(Reuters) – The number of Americans who were diagnosed with a sexually transmitted disease (STD) last year rose to a record high, U.S. health officials said on Tuesday, partly because funding for local health departments has dropped.
Nearly 2.46 million cases of chlamydia, gonorrhea, syphilis and other STDs were reported in 2018, the U.S. Centers for Disease Control and Prevention (CDC) said in a report. The total includes some 1,300 cases of congenital syphilis in newborns.
The rate of infection climbed steadily between 2014 and 2018, resulting in a 71% jump in the number of syphilis cases, a 63% increase in gonorrhea and a 19% rise in chlamydia during that period.
Budget cuts at the state and local level resulting in staff reductions, clinic closures, less screening and patient follow-up has accounted for the increased disease rates, in addition to decreased condom use, health officials said.
“The resurgence of syphilis, and particularly congenital syphilis, is not an arbitrary event, but rather a symptom of a deteriorating public health infrastructure and lack of access to health care,” Gail Bolan, the CDC’s director of STD Prevention, said in the report. Antibiotics can cure chlamydia, gonorrhea and syphilis, but many people fail to get screened and treated for the diseases.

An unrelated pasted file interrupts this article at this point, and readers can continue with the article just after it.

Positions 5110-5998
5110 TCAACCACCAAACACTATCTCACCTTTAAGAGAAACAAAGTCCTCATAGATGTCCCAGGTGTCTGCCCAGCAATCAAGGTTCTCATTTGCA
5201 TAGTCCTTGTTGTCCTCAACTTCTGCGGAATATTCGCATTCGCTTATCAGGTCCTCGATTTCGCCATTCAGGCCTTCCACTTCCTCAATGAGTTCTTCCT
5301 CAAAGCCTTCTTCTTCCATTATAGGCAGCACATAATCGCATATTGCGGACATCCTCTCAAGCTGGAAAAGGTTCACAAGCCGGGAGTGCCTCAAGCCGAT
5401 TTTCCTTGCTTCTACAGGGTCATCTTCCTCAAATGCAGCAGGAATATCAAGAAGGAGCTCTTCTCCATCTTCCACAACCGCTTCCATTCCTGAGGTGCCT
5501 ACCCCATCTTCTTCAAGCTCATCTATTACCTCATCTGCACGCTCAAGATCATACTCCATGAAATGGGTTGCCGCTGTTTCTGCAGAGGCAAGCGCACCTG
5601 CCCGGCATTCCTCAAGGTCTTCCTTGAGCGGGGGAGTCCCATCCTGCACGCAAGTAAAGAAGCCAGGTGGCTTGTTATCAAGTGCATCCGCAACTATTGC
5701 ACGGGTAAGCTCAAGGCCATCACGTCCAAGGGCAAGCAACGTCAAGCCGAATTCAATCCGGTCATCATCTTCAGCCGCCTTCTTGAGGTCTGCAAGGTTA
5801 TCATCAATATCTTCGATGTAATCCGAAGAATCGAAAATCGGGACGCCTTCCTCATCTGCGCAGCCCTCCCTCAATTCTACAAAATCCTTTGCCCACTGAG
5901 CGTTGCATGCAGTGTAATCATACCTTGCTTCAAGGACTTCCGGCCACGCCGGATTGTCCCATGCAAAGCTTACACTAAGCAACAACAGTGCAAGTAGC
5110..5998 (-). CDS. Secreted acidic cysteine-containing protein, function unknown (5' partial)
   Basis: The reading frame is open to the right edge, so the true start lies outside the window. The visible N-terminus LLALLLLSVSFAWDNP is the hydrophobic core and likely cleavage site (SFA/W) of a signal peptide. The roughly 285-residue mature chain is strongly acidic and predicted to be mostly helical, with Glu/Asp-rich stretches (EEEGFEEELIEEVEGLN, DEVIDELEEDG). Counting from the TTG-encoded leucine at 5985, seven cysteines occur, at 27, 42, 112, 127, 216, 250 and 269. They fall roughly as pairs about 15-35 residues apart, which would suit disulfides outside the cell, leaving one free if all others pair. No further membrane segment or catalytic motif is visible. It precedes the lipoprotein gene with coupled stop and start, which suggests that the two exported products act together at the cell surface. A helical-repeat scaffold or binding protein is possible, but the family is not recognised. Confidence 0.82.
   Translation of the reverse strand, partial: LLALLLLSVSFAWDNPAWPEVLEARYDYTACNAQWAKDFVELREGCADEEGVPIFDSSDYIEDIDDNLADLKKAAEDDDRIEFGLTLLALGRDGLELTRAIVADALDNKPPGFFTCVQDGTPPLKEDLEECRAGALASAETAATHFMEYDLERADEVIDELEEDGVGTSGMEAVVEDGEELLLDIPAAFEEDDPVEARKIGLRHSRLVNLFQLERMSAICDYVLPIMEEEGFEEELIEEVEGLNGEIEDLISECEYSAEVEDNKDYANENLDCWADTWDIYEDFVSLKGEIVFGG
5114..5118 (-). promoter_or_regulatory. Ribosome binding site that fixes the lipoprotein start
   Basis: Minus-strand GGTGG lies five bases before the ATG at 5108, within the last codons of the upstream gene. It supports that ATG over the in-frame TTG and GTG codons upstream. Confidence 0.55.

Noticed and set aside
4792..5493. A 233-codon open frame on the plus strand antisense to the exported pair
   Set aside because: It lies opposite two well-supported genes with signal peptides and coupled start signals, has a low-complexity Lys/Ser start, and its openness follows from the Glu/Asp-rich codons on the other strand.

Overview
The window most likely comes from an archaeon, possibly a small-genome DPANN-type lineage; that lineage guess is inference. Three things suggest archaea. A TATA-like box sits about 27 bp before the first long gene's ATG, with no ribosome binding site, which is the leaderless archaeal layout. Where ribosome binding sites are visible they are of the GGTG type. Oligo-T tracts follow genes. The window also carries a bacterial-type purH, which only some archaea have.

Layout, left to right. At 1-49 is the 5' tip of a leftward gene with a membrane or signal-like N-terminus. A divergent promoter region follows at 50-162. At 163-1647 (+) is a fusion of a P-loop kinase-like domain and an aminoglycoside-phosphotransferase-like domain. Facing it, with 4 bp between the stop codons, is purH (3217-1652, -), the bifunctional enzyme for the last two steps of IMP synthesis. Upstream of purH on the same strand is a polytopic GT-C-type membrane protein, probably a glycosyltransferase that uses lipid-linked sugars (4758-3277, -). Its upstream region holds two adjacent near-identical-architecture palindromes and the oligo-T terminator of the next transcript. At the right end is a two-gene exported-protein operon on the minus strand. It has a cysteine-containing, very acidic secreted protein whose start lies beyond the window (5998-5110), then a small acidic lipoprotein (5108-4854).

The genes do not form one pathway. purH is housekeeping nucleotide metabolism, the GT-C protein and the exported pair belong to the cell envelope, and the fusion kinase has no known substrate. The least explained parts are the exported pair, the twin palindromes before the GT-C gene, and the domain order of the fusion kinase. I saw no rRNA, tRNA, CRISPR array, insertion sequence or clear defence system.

The CDC’s annual STD prevention budget decreased in purchasing power by 40% from 2003 to 2018, according to data released by the National Coalition of STD Directors, an association of local health officials. The CDC’s financial data was first consolidated into the U.s. Health and Human Services financial reports in 2003.
Half of STD cases occur in people between the ages of 15 and 24 years old and can lead to health complications including infertility and increased risk of contracting HIV.
In 2018, the CDC received reports of nearly 1.8 million cases of chlamydia, some 580,000 cases of gonorrhea and more than 115,000 cases of syphilis. Of the 1,306 cases of congenital syphilis in 2018, 78 resulted in stillbirths and 16 in infant death.
(Reporting by Gabriella Borter in New York; Editing by Frank McGurty and Bill Berkrot)